Blanket under baby - problems?(13 Posts)
In need of advice, pls...
Sebastian is a week old today, and is mostly a happy baby so far. But he's sleeping a lot more during the day than at night. And he also seems to want lots of cuddles and not to be put to sleep in his Moses basket, which is cute during the day, but not very helpful at night.
The Moses basket mattress seemed a bit hard, so I thought putting a fleecy blanket folded in half underneath him might give a bit more cushioning, and might also feel more cuddly to help settle him. Unexpectedly, OH went ballistic saying that somewhere online said this was hugely dangerous.
This doesn't sound right to me. For starters it's underneath and folded flat so he can't get into it or catch it round himself. For another thing, OH said that it was bcos all mattresses for babies needed the baby to be able to breathe through it - but (a) you can breathe through a fleecy blanket anyway, and (b) waterproof cot mattress covers can't be breathed through anyway. So I'm frankly mystified.
Any advice from you folks?
I'd try co-sleeping as a solution as long as no-one in the house smokes. Alternatively you could try swaddling him. It's a really common problem and does improve with time.
But I'm interested in your original question too - I was wondering about putting my 10 m.o. on a piece of fleece to stop his dribble soaking into his sheet and irritating the ezcema on his cheeks but wasn't sure if this was okay.
A decent fabric sling is your friend for daytimes.
Congratulations on your baby!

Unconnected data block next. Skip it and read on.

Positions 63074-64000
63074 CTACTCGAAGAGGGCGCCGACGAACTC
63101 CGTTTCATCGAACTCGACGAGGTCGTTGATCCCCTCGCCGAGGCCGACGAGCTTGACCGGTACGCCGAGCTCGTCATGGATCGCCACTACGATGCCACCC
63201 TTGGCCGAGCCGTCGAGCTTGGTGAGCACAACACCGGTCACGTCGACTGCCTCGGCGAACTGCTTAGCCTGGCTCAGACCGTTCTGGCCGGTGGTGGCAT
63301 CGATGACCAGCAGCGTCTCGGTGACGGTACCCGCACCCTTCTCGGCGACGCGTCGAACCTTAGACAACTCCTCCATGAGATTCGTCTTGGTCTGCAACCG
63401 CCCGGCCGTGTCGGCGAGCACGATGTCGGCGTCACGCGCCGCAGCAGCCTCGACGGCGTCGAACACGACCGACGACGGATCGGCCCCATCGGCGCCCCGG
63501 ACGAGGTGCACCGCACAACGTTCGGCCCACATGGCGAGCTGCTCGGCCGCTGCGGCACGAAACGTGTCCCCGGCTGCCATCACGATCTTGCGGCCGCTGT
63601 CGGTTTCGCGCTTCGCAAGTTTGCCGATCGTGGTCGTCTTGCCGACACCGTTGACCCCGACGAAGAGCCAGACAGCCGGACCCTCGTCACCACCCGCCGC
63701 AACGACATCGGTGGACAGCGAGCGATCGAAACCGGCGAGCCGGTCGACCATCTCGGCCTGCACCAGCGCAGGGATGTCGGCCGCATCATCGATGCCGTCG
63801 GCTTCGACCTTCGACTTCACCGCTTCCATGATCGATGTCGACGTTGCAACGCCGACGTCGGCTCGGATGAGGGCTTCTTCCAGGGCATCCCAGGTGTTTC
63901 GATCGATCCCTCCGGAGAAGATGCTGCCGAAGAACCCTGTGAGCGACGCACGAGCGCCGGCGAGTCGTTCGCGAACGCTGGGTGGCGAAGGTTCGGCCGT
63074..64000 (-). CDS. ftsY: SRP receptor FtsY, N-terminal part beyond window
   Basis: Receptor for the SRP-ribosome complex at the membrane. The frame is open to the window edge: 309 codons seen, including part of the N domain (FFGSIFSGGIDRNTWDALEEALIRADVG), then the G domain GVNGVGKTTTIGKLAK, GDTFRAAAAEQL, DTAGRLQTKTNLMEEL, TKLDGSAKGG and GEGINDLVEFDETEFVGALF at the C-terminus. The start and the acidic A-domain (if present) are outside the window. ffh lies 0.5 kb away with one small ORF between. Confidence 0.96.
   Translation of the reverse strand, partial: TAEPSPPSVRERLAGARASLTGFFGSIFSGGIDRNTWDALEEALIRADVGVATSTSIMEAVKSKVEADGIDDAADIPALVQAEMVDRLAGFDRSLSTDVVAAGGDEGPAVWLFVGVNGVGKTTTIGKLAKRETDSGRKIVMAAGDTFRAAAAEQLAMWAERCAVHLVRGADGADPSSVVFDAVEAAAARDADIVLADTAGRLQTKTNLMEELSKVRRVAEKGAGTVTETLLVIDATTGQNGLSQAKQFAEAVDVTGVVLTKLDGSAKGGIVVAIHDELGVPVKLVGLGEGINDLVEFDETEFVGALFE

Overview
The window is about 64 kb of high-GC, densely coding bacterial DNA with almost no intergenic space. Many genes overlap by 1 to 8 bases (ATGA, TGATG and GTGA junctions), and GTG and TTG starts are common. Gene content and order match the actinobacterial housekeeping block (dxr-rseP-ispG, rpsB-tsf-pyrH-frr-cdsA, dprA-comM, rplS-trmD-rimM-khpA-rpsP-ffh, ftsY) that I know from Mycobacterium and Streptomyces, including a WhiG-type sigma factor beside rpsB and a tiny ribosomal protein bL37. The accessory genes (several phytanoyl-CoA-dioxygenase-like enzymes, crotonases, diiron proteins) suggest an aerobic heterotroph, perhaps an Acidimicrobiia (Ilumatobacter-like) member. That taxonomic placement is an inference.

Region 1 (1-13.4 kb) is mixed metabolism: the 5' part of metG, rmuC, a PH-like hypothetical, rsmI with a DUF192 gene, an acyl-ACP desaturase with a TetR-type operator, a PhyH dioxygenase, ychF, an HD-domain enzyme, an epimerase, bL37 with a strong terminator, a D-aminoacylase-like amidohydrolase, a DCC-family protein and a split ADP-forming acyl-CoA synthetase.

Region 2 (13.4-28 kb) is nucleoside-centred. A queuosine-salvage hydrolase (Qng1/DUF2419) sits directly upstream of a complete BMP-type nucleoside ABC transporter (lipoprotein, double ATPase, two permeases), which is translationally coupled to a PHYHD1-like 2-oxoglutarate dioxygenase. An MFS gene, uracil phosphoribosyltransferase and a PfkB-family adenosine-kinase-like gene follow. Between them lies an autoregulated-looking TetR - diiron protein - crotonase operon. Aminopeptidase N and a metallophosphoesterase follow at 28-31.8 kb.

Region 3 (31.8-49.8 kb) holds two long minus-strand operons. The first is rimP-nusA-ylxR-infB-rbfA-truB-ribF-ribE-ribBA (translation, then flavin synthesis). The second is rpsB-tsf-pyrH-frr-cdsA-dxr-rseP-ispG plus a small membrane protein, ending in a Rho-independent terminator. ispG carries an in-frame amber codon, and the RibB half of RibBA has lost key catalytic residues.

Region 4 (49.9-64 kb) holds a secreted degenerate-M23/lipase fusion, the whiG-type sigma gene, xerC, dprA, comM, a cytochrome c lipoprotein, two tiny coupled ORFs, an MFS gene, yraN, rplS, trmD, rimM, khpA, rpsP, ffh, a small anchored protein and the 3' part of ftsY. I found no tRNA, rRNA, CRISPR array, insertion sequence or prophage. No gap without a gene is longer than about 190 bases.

He's only a week old - it's not uncommon for babies this tiny to not want to be put down at night. It will get easier in a few weeks.
As Angel says, swaddling is great. And a sling.
For your moses basket - it might be the cold not the hardness. How do you lie him down? imagine being fast asleep curled up face down, then flipped onto your back and lowered - you'd probably wake! Try putting him down on his side then gently rolling onto his back. I used to do this with DS, although when he was older. He slept on me or DH for the first 4/5 months if he wasn't co-sleeping next to me.
Can you get a better mattress for the Moses basket? Or If you're putting your baby down on his back, it should be ok to use a fleecy blanket to line the mattress provided it's snugly tucked in.
both my dds hated their moses baskets i think when they moved the mobility of them made them uneasy. both of them slept in a travel cot in out room with a proper mattress as i felt the mattresses they came with were a bit hard (fine for occasional use). The space and the fact that they were firmer helped, plus it helped with the transition into their cot because they were used to having the extra space around them. Hope this helps x